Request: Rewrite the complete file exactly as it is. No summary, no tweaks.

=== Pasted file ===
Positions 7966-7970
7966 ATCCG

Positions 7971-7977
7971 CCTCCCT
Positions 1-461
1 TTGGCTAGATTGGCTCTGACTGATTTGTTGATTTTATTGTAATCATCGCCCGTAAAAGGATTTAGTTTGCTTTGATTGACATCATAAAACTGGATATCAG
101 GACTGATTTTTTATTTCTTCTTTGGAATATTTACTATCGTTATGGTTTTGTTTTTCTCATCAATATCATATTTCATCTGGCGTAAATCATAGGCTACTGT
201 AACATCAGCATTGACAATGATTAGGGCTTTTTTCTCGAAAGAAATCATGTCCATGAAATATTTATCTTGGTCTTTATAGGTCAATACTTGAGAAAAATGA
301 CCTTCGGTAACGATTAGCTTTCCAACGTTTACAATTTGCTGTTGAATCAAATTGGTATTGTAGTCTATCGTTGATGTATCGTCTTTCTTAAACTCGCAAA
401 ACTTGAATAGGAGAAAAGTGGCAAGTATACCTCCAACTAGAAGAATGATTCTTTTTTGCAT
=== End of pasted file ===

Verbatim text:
Positions 7966-7970
7966 ATCCG

Positions 7971-7977
7971 CCTCCCT
Positions 1-461
1 TTGGCTAGATTGGCTCTGACTGATTTGTTGATTTTATTGTAATCATCGCCCGTAAAAGGATTTAGTTTGCTTTGATTGACATCATAAAACTGGATATCAG
101 GACTGATTTTTTATTTCTTCTTTGGAATATTTACTATCGTTATGGTTTTGTTTTTCTCATCAATATCATATTTCATCTGGCGTAAATCATAGGCTACTGT
201 AACATCAGCATTGACAATGATTAGGGCTTTTTTCTCGAAAGAAATCATGTCCATGAAATATTTATCTTGGTCTTTATAGGTCAATACTTGAGAAAAATGA
301 CCTTCGGTAACGATTAGCTTTCCAACGTTTACAATTTGCTGTTGAATCAAATTGGTATTGTAGTCTATCGTTGATGTATCGTCTTTCTTAAACTCGCAAA
401 ACTTGAATAGGAGAAAAGTGGCAAGTATACCTCCAACTAGAAGAATGATTCTTTTTTGCAT